10) DJ Shadow | Endtroducing… (1996) – Created from samples culled from hundreds of forgotten albums that Shadow found in the basement of a Davis, CA record store, Endtroducing… is like no other album made before or since. The original release of this album had a sticker on the shrink rap that compared Josh Davis (aka DJ Shadow) to Jimmy Page, and my first reaction that was a big fat BULLSHIT. I spun this album a time or two, and then put it away to gather dust. But a funny thing happened on the way to the vinyl slaughterhouse: I watched the documentary Scratch, and gained a new appreciation for where this was coming from, and each subsequent spin revealed a little more of its brilliance, until it’s become an album I can’t imagine living without. Like Star Trek and Star Wars, Entroducing… charts the waters of a cooler parallel universe, one where beats reign supreme, and no album stays forgotten.

Listen: Building Steam With A Grain Of Salt

Pearl Jam | Ten
9) Pearl Jam | Ten (1991) – During the course of researching this list, I was astounded to find plenty of Best Of The 90’s lists that dismissed Pearl Jam’s Ten out of hand, claiming it unworthy of discussion. I understand some of the reservations with this album – Eddie Vedder’s over-emotive vocal style here tends to grate after a few songs, and many of the tracks, including ‘Jeremy’ and ‘Black’ feel almost comically serious. But this album also has plenty of great moments, including the anthemic ‘Alive’ and hard grooving ‘Even Flow’. Like Little Richard, Sgt Pepper, and Led Zeppelin, Pearl Jam so perfectly captured the essence of an era on their debut album, that even at its corniest, it’s still undeniably worthwhile.

Listen: Alive

Jeff Buckley | Grace
8) Jeff Buckley | Grace (1994) – On Grace, Jeff Buckley sings like a fallen angel, drawing notes out to excruciatingly fantastic lengths and ranging between highs and lows in the blink of an eye. Each track cuts to the quick about love lost (including the definitive reading of Leonard Cohen’s ‘Hallelujah’) and the entire album is nothing less than the sound of a human heart falling to pieces, one fragile, intricate piece at a time. “This is our last embrace. Must I dream and always see your face?” he sings, like a man who knows bloody goodbyes.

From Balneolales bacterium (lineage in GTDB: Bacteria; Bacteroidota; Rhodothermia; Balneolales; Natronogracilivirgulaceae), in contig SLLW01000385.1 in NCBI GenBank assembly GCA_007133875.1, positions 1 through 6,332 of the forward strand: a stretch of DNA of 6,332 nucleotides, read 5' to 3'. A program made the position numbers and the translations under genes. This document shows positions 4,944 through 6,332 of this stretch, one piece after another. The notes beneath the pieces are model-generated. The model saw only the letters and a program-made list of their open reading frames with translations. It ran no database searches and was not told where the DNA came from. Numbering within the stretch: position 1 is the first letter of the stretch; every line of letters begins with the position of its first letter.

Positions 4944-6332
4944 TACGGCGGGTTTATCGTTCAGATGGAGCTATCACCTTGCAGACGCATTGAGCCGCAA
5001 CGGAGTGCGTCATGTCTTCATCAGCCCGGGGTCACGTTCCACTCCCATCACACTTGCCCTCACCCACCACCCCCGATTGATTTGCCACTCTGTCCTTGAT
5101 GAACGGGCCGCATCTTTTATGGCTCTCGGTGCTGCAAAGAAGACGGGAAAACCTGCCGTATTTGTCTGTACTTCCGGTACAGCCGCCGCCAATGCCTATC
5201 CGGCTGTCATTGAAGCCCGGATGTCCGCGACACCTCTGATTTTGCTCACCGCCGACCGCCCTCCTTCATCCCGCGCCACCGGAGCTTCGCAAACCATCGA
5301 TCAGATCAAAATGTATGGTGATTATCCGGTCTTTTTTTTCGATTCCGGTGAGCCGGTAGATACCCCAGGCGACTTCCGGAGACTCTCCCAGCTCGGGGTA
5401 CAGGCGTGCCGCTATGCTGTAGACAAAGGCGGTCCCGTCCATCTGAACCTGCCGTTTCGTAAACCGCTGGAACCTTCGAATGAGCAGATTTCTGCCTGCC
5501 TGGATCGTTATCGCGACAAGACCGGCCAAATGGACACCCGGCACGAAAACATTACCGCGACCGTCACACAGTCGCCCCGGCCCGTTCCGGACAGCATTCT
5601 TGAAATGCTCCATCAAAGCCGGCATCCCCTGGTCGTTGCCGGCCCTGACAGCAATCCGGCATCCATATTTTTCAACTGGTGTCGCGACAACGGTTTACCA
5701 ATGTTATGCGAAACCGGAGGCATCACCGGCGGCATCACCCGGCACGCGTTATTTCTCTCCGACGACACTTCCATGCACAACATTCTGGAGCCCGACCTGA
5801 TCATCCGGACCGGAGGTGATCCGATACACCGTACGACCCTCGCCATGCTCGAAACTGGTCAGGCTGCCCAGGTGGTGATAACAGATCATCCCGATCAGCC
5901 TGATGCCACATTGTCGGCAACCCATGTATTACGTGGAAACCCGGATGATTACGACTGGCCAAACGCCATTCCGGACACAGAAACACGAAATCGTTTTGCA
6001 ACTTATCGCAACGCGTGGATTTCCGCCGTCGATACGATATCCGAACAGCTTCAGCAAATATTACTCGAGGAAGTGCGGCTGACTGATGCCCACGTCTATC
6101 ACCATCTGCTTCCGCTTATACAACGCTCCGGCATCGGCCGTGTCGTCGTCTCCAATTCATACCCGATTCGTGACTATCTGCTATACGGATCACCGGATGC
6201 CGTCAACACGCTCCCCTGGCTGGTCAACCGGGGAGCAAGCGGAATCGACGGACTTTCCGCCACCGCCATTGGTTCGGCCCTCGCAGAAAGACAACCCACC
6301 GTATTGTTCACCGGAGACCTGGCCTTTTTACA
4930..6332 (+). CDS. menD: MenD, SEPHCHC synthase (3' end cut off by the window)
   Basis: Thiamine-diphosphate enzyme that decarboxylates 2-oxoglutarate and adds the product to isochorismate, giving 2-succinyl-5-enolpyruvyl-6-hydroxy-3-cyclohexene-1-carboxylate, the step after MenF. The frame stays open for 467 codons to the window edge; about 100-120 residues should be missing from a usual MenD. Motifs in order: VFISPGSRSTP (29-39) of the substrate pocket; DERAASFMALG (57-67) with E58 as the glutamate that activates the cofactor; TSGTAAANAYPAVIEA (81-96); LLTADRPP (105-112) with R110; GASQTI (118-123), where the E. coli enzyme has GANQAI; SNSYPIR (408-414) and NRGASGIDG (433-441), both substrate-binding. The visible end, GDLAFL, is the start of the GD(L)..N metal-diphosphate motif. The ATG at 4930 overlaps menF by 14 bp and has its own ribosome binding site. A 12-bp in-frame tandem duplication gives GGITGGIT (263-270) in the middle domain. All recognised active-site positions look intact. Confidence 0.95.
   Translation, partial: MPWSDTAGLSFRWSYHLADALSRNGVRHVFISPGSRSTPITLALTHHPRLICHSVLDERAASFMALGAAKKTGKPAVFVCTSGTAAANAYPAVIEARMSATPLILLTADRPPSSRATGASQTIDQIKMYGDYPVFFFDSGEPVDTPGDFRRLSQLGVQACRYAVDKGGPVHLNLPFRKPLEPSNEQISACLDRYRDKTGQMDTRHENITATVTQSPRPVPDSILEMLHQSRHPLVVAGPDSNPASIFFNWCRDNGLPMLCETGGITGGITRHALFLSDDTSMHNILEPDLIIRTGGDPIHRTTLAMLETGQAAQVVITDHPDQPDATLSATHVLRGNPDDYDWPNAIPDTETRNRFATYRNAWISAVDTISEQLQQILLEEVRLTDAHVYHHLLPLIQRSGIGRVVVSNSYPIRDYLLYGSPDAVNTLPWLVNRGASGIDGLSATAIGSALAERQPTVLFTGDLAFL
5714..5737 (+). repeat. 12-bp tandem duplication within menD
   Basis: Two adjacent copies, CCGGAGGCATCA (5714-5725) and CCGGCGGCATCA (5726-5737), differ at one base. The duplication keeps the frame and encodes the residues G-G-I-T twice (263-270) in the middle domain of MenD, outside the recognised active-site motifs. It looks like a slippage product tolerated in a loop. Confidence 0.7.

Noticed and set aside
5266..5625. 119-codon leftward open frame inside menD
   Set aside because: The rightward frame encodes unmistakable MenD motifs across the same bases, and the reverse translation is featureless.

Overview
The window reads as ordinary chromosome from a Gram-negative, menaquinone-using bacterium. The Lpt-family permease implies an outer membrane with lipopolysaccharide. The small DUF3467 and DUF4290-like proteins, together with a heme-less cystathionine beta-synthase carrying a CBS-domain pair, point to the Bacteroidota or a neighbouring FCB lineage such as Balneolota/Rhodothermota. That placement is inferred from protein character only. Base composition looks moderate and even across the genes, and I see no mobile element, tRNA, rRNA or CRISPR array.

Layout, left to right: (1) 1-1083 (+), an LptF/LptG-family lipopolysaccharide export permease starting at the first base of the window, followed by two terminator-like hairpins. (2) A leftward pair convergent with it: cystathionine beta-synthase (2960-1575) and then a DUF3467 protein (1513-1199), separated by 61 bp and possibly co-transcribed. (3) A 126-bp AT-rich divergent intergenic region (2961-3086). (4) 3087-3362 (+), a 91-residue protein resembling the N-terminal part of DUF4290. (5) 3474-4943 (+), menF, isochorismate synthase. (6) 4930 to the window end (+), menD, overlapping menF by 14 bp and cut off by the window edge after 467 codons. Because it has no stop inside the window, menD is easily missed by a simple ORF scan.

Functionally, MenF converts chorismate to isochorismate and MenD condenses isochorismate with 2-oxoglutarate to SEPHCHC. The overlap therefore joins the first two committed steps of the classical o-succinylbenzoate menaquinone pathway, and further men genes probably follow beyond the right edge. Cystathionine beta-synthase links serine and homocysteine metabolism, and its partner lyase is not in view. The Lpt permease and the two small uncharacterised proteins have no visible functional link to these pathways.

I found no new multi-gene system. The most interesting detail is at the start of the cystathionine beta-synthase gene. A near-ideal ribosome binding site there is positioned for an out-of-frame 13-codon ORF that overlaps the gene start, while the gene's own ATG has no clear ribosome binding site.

Buckley drowned in the Mississippi River the day before he was due to begin recording his second album. His untimely death at age 30 left us with only Grace, and ensured that his legacy would forever be tied to this one majestic, breathtaking, and tear-stained album.

Listen: Hallelujah

The Black Crowes | The Southern Harmony & Musical Companion
7) The Black Crowes | The Southern Harmony & Musical Companion (1992) – The cover of The Black Crowes’ second album features the band in an auto junkyard, among twisted heaps of metal, and that’s a pretty astute metaphor for the state of Southern Rock at the outset of the 90’s. Unless .38 Special was your cup of tea, you had to go back nearly 20 years to Lynyrd Skynyrd to find a true Southern Rock band at the time the Crowes blasted onto the scene. Their debut went multi-platinum, but The Southern Harmony & Musical Companion is their masterpiece, featuring ragged rockers, smokey blues rock, world weary ballads, and a sweet Bob Marley cover. It’s the sound of a band exhausted from both the pursuit of stardom and single-handedly resuscitating a long dead genre.

Listen: Remedy

Bob Dylan | Time Out Of Mind